World War II

TDG: The Russian Campaign, 5th Edition


The Russians are coming! The Russians are coming! In hex and counter form! Join Cody as he explores this latest edition of the classic Eastern Front wargame from GMT Games. Will it blitzkrieg over your table top? Or will you just surrender on game night? Let's watch!

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TDG: Absolute War: The Russian Front 1941-1945


Nazis, and Soviets, and armies! Oh my! Sit a spell and watch as Cody takes a look at this new Eastern Front wargame from GMT Games. Will it break through your heart's defenses? Or will it just fall short of its objective? Let's watch!

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TDG: Combat Commander: Europe


Don't you hate it when you and your squad are pinned down by enemy fire, and you literally don't have any cards to play? Join Cody as he finally takes a look at this card-driven WWII tactical game from GMT Games. Will it advance on all fronts? Or will it just disrupt your good times? Let's watch!

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TDG: Black Orchestra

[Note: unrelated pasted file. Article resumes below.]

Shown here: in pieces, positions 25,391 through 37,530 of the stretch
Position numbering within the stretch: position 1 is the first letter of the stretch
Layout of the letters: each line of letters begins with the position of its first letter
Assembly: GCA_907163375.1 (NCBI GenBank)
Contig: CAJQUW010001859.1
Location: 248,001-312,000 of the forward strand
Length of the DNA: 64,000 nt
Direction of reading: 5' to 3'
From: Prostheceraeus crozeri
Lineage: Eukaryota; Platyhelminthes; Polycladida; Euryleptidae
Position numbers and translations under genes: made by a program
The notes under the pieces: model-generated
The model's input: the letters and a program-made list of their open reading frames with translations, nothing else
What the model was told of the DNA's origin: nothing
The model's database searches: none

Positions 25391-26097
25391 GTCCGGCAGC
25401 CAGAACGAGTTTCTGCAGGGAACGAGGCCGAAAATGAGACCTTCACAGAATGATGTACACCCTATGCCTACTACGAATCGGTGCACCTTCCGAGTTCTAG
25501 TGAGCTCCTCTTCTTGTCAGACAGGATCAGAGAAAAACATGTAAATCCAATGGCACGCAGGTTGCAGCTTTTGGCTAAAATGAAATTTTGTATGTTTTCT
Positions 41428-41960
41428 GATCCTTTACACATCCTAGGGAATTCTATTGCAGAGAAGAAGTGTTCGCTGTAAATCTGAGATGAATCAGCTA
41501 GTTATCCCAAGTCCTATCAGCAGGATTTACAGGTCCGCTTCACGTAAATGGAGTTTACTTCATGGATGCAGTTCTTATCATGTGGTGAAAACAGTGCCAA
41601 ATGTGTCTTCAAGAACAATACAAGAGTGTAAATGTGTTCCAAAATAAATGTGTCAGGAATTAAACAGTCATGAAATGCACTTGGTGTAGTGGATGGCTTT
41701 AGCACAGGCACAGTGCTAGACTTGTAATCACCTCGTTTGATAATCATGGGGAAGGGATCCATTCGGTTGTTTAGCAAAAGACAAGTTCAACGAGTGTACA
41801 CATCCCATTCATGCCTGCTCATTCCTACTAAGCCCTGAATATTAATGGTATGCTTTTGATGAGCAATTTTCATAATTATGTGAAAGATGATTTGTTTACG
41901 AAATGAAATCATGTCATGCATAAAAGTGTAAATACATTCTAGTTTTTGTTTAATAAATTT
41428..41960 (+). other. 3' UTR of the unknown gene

Black Orchestra, from Game Salute, is a new game based on the various resistance plots that existed to assassinate the Nazi Fuhrer, Adolf Hitler. The game depicts a map of Germany (with several locations in Berlin their own spaces- the Chancellery, Gestapo HQ, Sportspalast, etc..) as well as various other locations in Europe like Prague, Stockholm, Vienna, Paris, Auschwitz, and more. Most locations have random items on them, which are placed face down to hide them from the players. Each player draws a random conspirator, based on an actual historical resister like Clause von Stauffenberg, Wilhelm Canaris, Hans Oster, and more. Player cards have motivation tracks- how committed they are to the cause; and suspicion tracks- how much the Gestapo suspects their loyalty to Hitler. On a players' turn he or she may take three actions like conspire, roll dice in an attempt to add successes to the dissent track which will help to increase motivation or lower Hitler's military support; move from one location to another; search to reveal the item at a location, obtain that item, or draw a conspiracy card, or more. Conspiracy cards may give you advantages in the game to move directly across the board, or modify dice rolls, or contain plots to take the Fuhrer out. After the player takes his or her action, the player draws an event card which may move Hitler or his henchmen (Goebbels, Himmler, Goering, etc..) around the board, which can cause the player problems when they start their turn in the same space with one of them. Event cards also unfold the course of the game. Divided into seven decks, they unlock more territories as the war expands in Europe. Each deck also contains a number of Gestapo Raid cards, which will result in the arrest of on conspirators who have the highest suspicion ratings. Once arrested, they may be interrogated and forced to do bad things to their co-conspirators.